The brain alone requires about 120 g of glucose each day—more than half of all the glucose stored as glycogen in muscle and liver. However, the supply of glucose from these stores is not always sufficient; between meals and during longer fasts, or after vigorous exercise, glycogen is depleted. For these times, organisms need a method for synthesizing glucose from noncarbohydrate precursors. This is accomplished by a pathway called gluconeogenesis (“new formation of sugar”), which converts pyruvate and related three- and four-carbon compounds to glucose.
Gluconeogenesis occurs in all animals, plants, fungi, and microorganisms. The reactions are essentially the same in all tissues and all species. The important precursors of glucose in animals are three-carbon compounds such as lactate, pyruvate, and glycerol, as well as certain amino acids. In mammals, gluconeogenesis takes place mainly in the liver, and to a lesser extent in renal cortex and in the epithelial cells that line the inside of the small intestine.
The glucose produced passes into the blood to supply other tissues. After vigorous exercise, lactate produced by anaerobic glycolysis in skeletal muscle returns to the liver and is converted to glucose, which moves back to muscle and is converted to glycogen—a circuit called the Cori cycle. In plant seedlings, stored fats and proteins are converted, via paths that include gluconeogenesis, to the disaccharide sucrose for transport throughout the developing plant. Glucose and its derivatives are precursors for the synthesis of plant cell walls, nucleotides and coenzymes, and a variety of other essential metabolites.
PROCESS OF GLUCONEOGENESIS
1ST The first of the bypass reactions in gluconeogenesis is the conversion of pyruvate to phosphoenolpyruvate (PEP).
Pyruvate is first transported from the cytosol into mitochondria or is generated from alanine within mitochondria by transamination, in which the α-amino group is transferred from alanine (leaving pyruvate) to an α-keto carboxylic acid. Then pyruvate carboxylase, a mitochondrial enzyme that requires the coenzyme biotin, converts the pyruvate to oxaloacetate.
The formation of phosphoenolpyruvate (PEP) from pyruvate, the reverse of the pyruvate kinase reaction, is endergonic and therefore requires free energy input. This is accomplished by first converting the pyruvate to oxaloacetate. Oxaloacetate is a “high-energy” intermediate whose exergonic decarboxylation provides the free energy necessary for PEP synthesis. The process requires the participation of two enzymes.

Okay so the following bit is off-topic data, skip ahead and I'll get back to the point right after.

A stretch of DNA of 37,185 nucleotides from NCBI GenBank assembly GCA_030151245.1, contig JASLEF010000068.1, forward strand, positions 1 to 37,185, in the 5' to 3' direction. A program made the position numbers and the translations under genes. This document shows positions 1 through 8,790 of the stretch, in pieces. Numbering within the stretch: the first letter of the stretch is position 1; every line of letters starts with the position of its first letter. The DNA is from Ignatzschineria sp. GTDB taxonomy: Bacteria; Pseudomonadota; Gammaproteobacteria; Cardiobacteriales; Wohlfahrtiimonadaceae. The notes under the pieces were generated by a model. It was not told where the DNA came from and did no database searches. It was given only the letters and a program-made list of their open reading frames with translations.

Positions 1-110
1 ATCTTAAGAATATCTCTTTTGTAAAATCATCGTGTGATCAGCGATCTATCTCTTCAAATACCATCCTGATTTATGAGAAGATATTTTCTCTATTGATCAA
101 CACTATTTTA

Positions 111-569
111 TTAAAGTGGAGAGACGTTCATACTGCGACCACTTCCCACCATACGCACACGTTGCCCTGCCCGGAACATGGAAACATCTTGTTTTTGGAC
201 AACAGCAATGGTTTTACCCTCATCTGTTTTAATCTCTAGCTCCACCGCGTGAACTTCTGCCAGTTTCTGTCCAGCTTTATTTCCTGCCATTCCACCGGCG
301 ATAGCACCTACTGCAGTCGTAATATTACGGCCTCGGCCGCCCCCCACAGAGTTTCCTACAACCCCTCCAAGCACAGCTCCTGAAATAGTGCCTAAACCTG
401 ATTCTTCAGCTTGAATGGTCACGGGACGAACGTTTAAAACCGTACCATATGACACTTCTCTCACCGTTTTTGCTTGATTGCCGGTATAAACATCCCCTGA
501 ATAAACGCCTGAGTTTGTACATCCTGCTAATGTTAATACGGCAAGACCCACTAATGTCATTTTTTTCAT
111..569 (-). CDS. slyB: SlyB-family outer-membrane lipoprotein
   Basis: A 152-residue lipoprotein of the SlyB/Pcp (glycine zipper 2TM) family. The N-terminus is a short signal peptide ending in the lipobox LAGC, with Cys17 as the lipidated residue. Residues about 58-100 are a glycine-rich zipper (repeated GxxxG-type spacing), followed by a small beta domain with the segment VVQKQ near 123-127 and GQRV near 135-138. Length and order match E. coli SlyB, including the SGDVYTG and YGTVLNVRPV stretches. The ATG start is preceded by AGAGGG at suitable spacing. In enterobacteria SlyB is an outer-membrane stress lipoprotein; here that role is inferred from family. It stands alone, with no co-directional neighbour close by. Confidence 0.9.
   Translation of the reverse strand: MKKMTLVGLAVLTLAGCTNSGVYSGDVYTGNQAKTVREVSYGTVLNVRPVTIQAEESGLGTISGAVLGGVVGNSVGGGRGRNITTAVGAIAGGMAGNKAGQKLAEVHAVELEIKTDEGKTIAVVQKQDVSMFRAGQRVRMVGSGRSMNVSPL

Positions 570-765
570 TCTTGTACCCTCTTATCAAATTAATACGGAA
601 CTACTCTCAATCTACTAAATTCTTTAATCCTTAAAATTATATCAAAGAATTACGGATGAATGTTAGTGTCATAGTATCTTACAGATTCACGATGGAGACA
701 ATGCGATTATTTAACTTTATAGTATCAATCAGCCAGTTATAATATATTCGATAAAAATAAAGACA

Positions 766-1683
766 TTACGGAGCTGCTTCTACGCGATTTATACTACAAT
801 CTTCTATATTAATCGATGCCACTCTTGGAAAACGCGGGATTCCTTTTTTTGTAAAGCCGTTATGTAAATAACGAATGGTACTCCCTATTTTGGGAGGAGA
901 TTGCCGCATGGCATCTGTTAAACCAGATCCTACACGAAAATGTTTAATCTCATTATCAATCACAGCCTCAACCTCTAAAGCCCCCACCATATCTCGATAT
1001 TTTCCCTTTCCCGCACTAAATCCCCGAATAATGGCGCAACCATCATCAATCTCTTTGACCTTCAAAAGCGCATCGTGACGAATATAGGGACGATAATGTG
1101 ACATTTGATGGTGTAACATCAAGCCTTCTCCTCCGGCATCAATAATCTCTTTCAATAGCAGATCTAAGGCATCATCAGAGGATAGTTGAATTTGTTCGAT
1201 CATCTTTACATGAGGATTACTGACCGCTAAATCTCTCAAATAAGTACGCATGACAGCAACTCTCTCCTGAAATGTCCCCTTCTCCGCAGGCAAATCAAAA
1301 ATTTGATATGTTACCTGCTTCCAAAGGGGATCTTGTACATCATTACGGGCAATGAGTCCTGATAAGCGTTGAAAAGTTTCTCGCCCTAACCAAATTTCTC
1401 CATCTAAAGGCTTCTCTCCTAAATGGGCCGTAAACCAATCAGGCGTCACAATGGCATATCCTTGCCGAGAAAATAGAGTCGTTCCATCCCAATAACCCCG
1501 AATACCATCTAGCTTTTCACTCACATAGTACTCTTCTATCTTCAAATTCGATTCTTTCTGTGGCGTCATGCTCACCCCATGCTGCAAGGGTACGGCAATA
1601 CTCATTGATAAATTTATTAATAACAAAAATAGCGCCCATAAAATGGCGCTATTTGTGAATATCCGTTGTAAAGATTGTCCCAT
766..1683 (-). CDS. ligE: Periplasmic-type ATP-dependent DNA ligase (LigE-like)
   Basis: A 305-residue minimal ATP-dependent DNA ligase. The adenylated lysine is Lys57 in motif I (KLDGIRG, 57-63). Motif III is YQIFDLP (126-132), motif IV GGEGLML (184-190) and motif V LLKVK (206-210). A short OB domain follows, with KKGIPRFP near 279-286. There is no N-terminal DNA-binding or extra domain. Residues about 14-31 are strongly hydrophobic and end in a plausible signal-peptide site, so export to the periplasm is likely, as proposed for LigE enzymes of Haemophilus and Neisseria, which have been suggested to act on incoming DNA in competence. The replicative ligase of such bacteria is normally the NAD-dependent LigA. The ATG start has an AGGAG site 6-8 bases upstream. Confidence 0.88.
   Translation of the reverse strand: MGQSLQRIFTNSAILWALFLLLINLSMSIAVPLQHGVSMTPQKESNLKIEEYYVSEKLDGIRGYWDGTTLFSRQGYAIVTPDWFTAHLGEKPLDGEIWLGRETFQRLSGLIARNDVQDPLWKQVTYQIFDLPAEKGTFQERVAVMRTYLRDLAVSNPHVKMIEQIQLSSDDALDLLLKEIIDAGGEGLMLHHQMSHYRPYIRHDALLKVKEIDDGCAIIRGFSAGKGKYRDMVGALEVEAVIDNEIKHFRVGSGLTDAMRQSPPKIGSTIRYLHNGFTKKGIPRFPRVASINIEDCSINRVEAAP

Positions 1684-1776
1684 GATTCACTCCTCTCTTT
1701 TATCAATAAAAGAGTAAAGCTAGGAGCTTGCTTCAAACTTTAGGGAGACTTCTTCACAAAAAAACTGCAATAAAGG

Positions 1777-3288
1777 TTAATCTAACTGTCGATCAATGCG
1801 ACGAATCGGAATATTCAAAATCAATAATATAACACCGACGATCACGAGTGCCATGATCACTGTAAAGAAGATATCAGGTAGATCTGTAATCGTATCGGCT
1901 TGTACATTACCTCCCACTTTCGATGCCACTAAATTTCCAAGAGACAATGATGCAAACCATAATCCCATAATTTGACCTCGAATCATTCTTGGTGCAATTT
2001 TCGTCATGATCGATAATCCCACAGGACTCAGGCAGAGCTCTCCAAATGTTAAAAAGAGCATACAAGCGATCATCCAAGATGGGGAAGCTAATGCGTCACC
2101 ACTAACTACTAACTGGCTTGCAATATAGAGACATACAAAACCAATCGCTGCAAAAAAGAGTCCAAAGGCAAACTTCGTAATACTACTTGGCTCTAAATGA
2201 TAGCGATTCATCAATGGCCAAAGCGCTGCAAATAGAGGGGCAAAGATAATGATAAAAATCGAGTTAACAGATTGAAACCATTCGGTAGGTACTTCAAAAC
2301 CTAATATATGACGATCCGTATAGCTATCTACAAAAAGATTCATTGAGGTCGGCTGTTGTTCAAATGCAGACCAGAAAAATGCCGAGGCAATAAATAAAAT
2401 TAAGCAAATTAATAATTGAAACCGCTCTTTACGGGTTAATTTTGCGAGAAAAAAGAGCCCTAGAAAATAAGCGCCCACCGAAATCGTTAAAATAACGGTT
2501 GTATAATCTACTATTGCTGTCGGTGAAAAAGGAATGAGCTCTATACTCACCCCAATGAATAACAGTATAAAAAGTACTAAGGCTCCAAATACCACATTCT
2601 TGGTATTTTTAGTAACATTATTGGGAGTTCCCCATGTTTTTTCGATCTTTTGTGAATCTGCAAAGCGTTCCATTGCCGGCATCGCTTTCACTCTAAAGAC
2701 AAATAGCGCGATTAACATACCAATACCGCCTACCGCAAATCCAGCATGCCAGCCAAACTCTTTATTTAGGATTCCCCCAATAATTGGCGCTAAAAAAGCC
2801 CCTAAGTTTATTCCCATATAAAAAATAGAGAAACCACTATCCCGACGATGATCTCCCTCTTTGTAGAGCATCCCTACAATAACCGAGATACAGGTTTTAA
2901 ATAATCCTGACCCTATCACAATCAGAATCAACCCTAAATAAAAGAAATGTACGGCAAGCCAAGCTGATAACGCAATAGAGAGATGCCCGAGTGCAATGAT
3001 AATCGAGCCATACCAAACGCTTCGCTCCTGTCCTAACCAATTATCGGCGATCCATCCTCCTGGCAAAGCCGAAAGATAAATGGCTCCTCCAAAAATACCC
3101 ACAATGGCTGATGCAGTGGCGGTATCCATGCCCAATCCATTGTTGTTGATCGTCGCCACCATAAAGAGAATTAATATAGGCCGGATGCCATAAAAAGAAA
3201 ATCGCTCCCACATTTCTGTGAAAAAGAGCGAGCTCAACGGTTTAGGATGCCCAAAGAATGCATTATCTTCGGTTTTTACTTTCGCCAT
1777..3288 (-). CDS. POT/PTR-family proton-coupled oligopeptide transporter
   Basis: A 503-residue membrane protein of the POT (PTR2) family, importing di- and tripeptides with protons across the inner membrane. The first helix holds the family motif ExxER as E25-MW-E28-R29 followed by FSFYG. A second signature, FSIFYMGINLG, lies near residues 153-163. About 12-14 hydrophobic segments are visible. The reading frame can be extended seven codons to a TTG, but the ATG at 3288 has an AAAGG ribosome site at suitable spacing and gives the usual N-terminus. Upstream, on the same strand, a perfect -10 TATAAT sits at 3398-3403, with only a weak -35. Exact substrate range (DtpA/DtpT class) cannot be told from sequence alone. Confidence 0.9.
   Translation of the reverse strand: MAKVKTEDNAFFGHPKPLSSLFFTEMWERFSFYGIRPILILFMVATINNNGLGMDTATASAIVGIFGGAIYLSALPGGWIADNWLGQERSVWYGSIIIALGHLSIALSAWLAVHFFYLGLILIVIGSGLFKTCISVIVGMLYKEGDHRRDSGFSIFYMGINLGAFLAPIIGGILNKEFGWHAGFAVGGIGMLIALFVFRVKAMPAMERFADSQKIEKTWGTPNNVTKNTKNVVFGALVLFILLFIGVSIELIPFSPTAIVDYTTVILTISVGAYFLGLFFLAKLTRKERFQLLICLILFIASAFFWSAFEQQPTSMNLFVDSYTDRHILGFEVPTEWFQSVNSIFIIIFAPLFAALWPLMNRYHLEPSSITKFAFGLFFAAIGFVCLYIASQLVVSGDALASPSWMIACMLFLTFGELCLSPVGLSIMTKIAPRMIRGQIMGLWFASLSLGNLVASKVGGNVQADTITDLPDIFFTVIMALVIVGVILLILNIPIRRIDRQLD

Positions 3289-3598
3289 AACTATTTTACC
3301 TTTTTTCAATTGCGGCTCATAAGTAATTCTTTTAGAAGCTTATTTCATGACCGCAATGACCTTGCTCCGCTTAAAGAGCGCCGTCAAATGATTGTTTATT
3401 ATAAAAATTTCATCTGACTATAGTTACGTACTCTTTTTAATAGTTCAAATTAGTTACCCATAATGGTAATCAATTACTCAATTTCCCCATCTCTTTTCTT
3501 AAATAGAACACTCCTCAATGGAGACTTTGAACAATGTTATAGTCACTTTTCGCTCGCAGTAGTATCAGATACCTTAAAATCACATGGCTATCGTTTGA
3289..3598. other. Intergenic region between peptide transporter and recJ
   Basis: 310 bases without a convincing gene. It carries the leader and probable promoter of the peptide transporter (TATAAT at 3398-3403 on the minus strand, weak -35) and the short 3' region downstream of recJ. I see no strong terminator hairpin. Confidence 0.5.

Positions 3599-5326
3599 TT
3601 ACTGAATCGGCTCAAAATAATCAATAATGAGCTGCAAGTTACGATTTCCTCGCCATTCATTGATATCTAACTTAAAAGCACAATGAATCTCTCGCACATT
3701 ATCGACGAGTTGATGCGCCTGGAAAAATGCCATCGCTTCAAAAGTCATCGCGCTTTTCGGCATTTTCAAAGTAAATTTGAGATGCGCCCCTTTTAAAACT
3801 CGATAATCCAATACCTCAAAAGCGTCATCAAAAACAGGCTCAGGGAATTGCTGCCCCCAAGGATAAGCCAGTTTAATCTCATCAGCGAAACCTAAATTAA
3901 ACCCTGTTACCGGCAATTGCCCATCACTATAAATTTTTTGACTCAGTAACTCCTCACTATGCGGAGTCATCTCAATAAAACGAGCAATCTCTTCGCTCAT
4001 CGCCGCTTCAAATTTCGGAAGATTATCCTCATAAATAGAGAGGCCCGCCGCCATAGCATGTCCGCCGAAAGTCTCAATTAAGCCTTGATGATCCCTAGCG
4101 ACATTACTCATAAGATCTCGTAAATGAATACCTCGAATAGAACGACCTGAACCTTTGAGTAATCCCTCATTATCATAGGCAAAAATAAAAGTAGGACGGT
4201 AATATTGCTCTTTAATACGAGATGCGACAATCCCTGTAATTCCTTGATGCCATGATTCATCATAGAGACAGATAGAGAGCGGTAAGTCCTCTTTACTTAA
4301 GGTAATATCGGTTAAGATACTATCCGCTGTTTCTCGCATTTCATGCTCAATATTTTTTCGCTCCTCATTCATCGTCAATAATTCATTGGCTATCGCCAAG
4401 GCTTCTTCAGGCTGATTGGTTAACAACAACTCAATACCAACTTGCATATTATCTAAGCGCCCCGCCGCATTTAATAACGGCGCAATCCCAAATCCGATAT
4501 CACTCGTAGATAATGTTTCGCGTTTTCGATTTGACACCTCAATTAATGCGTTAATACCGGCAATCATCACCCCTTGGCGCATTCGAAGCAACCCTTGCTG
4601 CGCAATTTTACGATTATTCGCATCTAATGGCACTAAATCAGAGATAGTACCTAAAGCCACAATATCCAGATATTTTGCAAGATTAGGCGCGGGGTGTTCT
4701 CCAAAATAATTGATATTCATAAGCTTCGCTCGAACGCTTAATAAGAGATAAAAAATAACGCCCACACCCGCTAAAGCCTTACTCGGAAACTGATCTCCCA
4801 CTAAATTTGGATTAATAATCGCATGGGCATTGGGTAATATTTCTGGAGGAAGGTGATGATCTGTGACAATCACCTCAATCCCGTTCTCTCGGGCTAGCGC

- Pyruvate carboxylase catalyzes the ATP-driven formation of oxaloacetate from pyruvate and.
- PEP carboxykinase (PEPCK) converts oxaloacetate to PEP
Gluconeogenesis Requires Metabolite Transport between Mitochondria and Cytosol The generation of oxaloacetate from pyruvate or citric acid cycle intermediates occurs only in the mitochondrion, whereas the enzymes that convert PEP to glucose are cytosolic. The cellular location of PEPCK varies with the species. In mouse and rat liver it is located almost exclusively in the cytosol, in pigeon and rabbit liver it is mitochondrial, and in guinea pig and humans it is more or less equally distributed between both compartments. In order for gluconeogenesis to occur, either oxaloacetate must leave the mitochondrion for conversion to PEP or the PEP formed there must enter the cytosol. PEP is transported across the mitochondrial membrane by specific membrane transport proteins
2ND The second glycolytic reaction that cannot participate in gluconeogenesis is the phosphorylation of fructose 6-phosphate by PFK-1. Because this reaction is highly exergonic and therefore irreversible in intact cells, the generation of fructose 6-phosphate from fructose 1,6-bisphosphate is catalyzed by a different enzyme, Mg 2+ -dependent fructose 1,6-bisphosphatase (FBPase-1), which promotes the essentially irreversible hydrolysis of the C-1 phosphate (not phosphoryl group transfer to ADP): FBPase-1 is so named to distinguish it from another, similar enzyme (FBPase-2) with a regulatory role
3RD The third bypass is the final reaction of gluconeogenesis, the dephosphorylation of glucose 6-phosphate to yield glucose. Reversal of the hexokinase reaction would require phosphoryl group transfer from glucose 6-phosphate to ADP, forming ATP, an energetically unfavorable reaction. The reaction catalyzed by glucose 6-phosphatase does not require synthesis of ATP; it is a simple hydrolysis of a phosphate ester.
- Gluconeogenesis is a ubiquitous multistep process in which glucose is produced from lactate, pyruvate, or oxaloacetate, or any compound (including citric acid cycle intermediates) that can be converted to one of these intermediates. Seven of the steps in gluconeogenesis are catalyzed by the same enzymes used in glycolysis; these are the reversible reactions.
- In mammals, gluconeogenesis in the liver, kidney, and small intestine provides glucose for use by the brain, muscles, and erythrocytes.
- Pyruvate carboxylase is stimulated by acetyl-CoA, increasing the rate of gluconeogenesis when the cell has adequate supplies of other substrates (fatty acids) for energy production.
- Animals cannot convert acetyl-CoA derived from fatty acids into glucose; plants and microorganisms can.
- Glycolysis and gluconeogenesis are reciprocally regulated to prevent wasteful operation of both pathways at the same time.
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:- Article Written By Zahra Madraswala